In response to the COVID-19 outbreak, Johns Hopkins is preparing in the event the need arises to treat a patient who has the virus. Respiratory disease specialist Brian Garibaldi, who directs the Johns Hopkins Biocontainment Unit (BCU), explains how Johns Hopkins Medicine is responding to this new illness.
What is Johns Hopkins Medicine doing to prepare for a possible outbreak of COVID-19?
Teams throughout the Johns Hopkins Health System are focusing on caring for patients. We are prepared to identify, isolate and inform our state health department about any potential cases of COVID-19. Our health system has set up appropriate screenings at all entry points, and we are providing guidance to our staff members on how to deal with the possibility of COVID-19 cases.
All our affiliated hospitals are preparing to provide care for patients with COVID-19 using current guidance from the Centers for Disease Control and Prevention (CDC) and our health system infection prevention team. We also stand ready as a resource to our state and regional partners to provide assistance to care for patients with confirmed COVID-19 who might require a higher level of care.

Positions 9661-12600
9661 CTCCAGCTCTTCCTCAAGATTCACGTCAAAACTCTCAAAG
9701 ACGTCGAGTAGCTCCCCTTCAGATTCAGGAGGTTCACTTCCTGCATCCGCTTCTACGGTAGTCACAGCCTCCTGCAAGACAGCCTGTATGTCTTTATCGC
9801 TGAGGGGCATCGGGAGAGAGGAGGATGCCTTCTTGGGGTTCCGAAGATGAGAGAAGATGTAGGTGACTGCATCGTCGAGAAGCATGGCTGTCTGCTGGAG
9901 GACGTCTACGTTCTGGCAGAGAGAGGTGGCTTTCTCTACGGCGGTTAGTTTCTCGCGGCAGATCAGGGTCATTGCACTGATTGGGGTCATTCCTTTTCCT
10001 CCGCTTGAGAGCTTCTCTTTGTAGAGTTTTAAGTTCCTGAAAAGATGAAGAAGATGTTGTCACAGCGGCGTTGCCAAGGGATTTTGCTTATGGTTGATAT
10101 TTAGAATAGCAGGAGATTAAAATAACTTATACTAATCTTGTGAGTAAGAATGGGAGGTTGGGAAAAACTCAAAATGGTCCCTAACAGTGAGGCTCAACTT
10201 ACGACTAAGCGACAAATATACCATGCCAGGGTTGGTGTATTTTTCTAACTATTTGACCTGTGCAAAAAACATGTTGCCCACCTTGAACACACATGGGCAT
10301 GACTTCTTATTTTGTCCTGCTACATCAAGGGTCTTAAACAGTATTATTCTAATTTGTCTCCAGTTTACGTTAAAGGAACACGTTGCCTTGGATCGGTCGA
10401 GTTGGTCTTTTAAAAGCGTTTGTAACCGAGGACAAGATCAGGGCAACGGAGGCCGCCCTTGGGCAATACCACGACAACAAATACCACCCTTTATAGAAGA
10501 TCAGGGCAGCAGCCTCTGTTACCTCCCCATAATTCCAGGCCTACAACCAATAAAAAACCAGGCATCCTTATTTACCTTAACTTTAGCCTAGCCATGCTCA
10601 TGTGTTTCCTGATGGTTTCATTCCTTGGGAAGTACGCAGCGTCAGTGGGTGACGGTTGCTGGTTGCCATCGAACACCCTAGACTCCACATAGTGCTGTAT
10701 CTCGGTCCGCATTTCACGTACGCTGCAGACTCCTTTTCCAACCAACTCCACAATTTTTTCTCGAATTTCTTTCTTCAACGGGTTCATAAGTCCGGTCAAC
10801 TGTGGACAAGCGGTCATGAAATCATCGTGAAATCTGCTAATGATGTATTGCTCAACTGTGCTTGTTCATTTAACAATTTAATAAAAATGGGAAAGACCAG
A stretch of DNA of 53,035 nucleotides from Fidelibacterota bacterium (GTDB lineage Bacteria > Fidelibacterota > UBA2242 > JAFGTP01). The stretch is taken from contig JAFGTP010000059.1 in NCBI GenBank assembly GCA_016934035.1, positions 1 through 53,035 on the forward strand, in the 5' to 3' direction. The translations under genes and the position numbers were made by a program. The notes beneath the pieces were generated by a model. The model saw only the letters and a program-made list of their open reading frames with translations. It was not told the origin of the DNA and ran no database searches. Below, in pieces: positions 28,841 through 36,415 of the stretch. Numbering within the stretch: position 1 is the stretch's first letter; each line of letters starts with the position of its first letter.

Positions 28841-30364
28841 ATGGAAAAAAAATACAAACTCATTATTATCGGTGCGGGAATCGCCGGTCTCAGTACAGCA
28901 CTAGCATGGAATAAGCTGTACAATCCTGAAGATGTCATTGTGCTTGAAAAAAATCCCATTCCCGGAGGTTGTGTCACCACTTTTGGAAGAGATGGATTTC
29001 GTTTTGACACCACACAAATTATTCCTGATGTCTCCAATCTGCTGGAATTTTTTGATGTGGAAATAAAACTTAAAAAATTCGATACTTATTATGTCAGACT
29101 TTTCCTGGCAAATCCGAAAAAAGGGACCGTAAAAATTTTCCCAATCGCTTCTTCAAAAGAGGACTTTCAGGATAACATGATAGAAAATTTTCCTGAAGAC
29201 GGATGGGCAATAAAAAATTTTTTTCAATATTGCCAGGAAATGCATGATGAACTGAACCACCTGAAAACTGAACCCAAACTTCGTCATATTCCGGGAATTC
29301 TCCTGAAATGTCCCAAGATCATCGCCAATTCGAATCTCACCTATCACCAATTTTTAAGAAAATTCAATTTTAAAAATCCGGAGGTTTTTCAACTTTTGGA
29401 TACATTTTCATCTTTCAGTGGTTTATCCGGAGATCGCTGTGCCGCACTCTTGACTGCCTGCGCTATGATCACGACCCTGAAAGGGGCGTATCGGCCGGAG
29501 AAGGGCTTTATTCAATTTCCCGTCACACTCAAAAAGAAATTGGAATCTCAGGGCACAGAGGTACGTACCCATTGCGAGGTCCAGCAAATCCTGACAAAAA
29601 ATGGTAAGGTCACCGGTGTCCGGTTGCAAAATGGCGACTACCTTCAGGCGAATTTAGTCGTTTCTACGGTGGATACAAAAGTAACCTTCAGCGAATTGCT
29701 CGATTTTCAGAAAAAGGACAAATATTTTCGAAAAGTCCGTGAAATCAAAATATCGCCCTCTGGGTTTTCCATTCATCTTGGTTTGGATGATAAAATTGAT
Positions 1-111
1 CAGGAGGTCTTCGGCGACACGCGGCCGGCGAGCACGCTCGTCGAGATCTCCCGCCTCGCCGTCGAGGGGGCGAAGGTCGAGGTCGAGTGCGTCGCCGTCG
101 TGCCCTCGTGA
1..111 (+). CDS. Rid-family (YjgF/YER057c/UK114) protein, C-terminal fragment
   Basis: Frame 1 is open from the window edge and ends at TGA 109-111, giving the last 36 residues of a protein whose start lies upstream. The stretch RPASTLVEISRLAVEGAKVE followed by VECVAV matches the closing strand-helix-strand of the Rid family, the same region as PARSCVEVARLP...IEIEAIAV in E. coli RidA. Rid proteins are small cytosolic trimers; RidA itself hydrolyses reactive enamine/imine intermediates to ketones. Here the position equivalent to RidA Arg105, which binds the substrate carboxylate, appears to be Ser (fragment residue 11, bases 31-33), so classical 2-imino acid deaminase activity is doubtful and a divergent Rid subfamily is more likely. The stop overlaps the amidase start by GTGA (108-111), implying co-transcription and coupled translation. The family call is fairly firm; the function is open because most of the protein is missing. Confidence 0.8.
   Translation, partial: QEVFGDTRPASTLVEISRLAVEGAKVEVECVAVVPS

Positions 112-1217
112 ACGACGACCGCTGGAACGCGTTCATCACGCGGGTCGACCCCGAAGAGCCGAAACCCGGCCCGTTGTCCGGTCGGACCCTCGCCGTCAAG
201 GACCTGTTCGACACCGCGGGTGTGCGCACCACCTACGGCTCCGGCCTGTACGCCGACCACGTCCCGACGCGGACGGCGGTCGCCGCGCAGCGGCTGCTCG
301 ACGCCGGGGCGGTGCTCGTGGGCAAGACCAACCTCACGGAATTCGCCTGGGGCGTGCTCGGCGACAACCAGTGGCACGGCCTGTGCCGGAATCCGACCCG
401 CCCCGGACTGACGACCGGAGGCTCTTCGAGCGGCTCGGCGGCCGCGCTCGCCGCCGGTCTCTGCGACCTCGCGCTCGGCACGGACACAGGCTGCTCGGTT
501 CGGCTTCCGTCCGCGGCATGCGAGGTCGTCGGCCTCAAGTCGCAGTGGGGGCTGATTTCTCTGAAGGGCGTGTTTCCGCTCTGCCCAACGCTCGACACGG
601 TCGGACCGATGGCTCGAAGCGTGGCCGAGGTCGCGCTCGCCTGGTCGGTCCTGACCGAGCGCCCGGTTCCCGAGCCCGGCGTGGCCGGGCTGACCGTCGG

Does Johns Hopkins have a special facility to handle patients with COVID-19?
Based on the current information available, patients diagnosed with COVID-19 should be cared for in a designated isolated area away from other patients using infection control practices outlined by the CDC. We have several areas in the hospital that can safely provide care for patients with respiratory viral diseases.
One area, the Johns Hopkins BCU, is the only one like it in the Mid-Atlantic region, and it is equipped to isolate and treat patients during an outbreak of a contagious virus. Such units are not necessary to care for patients with COVID-19; however, the BCU’s capabilities make it a great resource for isolating patients when necessary.
Teams of Johns Hopkins specialists in infectious disease, critical care, emergency medicine and public health work at the same location here in Baltimore. Many Johns Hopkins doctors and staff members work with colleagues at the CDC, the National Institutes of Health and the World Health Organization, as well as our local health department. We can confer with one another to make the best use of new information about COVID-19, clarify confusion among the public and help patients.
What happens if someone with COVID-19 is sent to our hospital?
Samples would be collected in the patient room and then sent to be tested.
There is no approved vaccine or treatment for COVID-19. Patients will receive supportive care, as they would for other respiratory viral illnesses. Experimental therapies may become available as we learn more about the new virus.
What should I do if I feel sick?
Before going to your health care provider’s office or the emergency room, please call them immediately to let them know if you were in China in the last 14 days or if you have been in close contact with someone who has traveled to China, and have a fever, cough or difficulty breathing. Your health care provider or the emergency room team will recommend next steps. If you have a medical emergency, call 911 and let them know about your symptoms and recent travel to China.